Memories no longer quite provide the story of why things are the way they are. They arise as the framework that once linked them seems to fall out from underneath. I have far less to hide. I am suddenly and shamefully aware of specific moments when I have disappointed parents, teacher, friend, lover, stranger, son, my wife. I cringe, but there is nothing to be done.
Moments as baby, child, adolescent, young man and then older loom vivid and clear. Moments, once markers of some effortful identity, each with different tonalities, thrusts, senses of containment. Now they display new patterns as former meanings drift.
I am looking out the window of a train as day turns to night, as landscapes unfold, become briefly more intense, and the train hurtles toward a sunset I cannot see.
And I recall driving east over a ridge into Arizona at sunset. A great basin already in shadow opens as far as the eye can see. Far to the north, a mysterious array of mesas and buttes glow in the orange light while beyond, a dark red palisade blocks the horizon. These huge formations seem to flow across the tawny desert floor, like a secret epic now being enacted just beneath the threshold of thought and memory.
Late in life, many artists have painted, written, composed work that is far different from what they had done earlier, and far different from work anyone else had done. The late works of Bach, Michelangelo, Titian, Beethoven, Stravinsky, Matisse, to mention a few, expand on what they did before but enter unexpected new terrains. This work often is a summit that neither illuminates the past nor provides a pathway to any known future.
In the histories, it says that Hata came from Korea and created the beginnings of theater in Japan. He said:
Theater is the genius of the old.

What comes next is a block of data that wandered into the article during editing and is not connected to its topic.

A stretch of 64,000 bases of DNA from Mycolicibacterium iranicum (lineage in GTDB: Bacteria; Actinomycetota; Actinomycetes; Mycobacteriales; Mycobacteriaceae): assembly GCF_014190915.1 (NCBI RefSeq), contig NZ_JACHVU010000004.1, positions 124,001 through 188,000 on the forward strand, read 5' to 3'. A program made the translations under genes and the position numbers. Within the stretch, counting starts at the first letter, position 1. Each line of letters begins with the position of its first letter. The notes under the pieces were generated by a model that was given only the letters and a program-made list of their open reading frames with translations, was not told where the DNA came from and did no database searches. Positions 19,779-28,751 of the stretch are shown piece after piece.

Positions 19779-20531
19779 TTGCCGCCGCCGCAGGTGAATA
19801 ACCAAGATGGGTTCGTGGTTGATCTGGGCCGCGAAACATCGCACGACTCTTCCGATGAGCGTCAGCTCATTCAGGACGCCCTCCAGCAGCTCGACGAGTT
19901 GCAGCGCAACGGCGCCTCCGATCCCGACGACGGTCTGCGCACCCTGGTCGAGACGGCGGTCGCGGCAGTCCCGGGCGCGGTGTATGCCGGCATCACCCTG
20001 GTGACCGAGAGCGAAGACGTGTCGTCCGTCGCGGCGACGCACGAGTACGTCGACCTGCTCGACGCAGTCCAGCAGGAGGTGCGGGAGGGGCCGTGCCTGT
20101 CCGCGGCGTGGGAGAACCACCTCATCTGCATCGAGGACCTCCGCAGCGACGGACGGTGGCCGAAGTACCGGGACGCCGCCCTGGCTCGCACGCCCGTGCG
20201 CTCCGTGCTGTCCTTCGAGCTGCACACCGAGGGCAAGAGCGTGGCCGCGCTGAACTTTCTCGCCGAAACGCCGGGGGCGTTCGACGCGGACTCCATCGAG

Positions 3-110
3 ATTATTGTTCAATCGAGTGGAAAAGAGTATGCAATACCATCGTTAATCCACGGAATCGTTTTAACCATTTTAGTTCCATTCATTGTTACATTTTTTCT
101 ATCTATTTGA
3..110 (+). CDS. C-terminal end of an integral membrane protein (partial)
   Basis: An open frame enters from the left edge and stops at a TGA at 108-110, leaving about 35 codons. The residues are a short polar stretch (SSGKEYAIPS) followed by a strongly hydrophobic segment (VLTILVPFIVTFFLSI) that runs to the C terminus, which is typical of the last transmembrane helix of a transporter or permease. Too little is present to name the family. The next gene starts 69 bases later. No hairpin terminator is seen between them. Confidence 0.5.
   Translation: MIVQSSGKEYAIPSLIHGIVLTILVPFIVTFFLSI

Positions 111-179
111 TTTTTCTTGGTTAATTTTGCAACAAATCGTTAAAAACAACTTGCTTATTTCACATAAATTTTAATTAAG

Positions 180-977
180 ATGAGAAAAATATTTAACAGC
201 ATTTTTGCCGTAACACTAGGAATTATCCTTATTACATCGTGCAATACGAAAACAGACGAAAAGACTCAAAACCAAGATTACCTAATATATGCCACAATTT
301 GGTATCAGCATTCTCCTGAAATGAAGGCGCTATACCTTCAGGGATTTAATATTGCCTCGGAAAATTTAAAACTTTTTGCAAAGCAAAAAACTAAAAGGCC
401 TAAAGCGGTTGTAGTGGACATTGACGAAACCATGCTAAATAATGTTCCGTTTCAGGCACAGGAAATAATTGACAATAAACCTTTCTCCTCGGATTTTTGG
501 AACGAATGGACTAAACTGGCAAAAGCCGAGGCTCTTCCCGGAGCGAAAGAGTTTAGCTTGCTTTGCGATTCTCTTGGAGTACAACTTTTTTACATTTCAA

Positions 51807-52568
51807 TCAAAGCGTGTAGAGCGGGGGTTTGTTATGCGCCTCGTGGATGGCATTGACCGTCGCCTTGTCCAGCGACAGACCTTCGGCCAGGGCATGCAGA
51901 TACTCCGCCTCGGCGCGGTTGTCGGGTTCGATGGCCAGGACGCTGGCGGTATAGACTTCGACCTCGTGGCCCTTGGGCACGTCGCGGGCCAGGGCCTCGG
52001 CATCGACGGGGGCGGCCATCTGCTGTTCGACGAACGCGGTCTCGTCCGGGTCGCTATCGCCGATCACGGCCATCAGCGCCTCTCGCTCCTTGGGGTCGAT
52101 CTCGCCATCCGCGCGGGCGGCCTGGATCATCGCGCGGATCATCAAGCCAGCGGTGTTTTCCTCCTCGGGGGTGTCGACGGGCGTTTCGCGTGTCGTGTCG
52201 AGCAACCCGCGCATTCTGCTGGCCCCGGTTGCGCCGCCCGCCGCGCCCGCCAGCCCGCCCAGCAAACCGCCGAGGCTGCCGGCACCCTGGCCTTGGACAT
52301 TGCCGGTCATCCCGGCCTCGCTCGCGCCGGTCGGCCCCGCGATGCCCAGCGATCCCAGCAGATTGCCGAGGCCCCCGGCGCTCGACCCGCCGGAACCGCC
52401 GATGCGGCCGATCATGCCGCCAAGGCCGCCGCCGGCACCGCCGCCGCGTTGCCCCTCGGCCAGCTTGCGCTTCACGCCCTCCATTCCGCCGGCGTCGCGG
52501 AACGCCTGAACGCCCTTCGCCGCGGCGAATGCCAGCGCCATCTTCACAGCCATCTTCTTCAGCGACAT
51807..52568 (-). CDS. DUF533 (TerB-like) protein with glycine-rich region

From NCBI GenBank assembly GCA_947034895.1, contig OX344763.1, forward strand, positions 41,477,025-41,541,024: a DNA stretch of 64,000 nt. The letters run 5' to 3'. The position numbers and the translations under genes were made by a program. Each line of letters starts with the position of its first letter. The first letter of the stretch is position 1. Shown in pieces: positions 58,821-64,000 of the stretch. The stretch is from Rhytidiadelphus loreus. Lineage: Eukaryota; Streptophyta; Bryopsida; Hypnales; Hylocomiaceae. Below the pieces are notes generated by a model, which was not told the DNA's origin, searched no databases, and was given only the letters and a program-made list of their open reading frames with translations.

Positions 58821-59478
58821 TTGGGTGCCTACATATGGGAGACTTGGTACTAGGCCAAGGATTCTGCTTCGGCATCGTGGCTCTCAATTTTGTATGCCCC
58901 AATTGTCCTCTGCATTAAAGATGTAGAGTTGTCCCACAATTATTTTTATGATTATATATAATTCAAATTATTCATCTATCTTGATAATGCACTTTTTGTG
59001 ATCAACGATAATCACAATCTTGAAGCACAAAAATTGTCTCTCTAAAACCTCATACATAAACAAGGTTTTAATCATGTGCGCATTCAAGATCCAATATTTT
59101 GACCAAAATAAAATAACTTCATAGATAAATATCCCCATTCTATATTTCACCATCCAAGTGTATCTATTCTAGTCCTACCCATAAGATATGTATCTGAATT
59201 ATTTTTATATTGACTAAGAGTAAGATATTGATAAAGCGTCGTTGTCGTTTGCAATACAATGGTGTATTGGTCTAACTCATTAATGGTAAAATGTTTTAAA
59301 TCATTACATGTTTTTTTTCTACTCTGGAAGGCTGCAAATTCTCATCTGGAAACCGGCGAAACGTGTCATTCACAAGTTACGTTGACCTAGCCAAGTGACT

The world draws way from them;
Their horizon widens.
The wide world is seen for what it is.
It draws away.
The future shortens
And the past speaks with greater clarity.
The body is no longer the focus of the world.
Beings of light show themselves.
Driving on a gray dirt road, scraggly yellow sunflowers on either side. It’s late morning. The sun is pale and the dusty soil pale gray. I’m a little lost. The road occasionally runs through a stand of skinny leafless trees. It’s a cool day in mid-spring. I’m looking for a crossroad that will get me back to . . . that leads to another road that will take me wherever it is I’m going.
I am sleeping, dreaming. But is this a dream? As I dream, it seems slightly familiar, but I can’t remember anything like this in waking life. I wonder: perhaps this is a return in dream to a dream landscape that occasionally appears. It is not a particularly meaningful place. Pale gray, gritty soil and pale blue sky, bright yellow flowers, and being lost here, but not seriously so. I’m quite certain that I’ll find the way to wherever it was I was intending to go.
But I know I’m dreaming, and I want to remember this. I am wondering if this is just some landscape hovering in space to which I have inadvertently returned. A set of images through which a mind that is mine, for no reason, is just passing through.
I wake and work to remember. Yes, it is a real place, a place near Salida, Colorado. I was driving there with my wife. We were momentarily and pleasantly lost on the way home. It is ordinary and strange.
Mrs. T. was not like any of my mother’s friends. Witty, dark and sensuous, she held herself with mysterious reserve. Eyes wide open, smile amused, a bit aloof, she favored both the men who flirted and the women who whispered as she entered the room with ironic merriment. She was wickedly good at card games, too. Of course, she’d had a discreet face-lift. She’d been widowed twice before she was 28.
We wrote each other at Christmas. She was in her mid-90s, living in a nursing home. Her correspondence had become less and less detailed. I did not know whom to ask about her condition. Finally my card was returned, stamped deceased.
The year before she had written only: “You know, I’m very flattered that you think I’m still within reach of the U.S. Postal Service.”
Section 3 adapted from The Life of Buddha, by A. Ferdinand Herold, trans. Paul C. Blum : http://www.sacred-texts.com/bud/lob/lob11.htm.
Section 13 is verse from “Foot Extending Whispers on the Bridge of Transformation,” which appears in the author’s performance piece 10,000 Visions of Shotoku Tashi.
Excerpted from The Age of Waiting: Heart Traces and Song Lines in The Anthropocene by Douglas J. Penick © 2020 Arrowsmith Press. Reprinted in arrangement with Arrowsmith Press. Bristol, United Kingdom.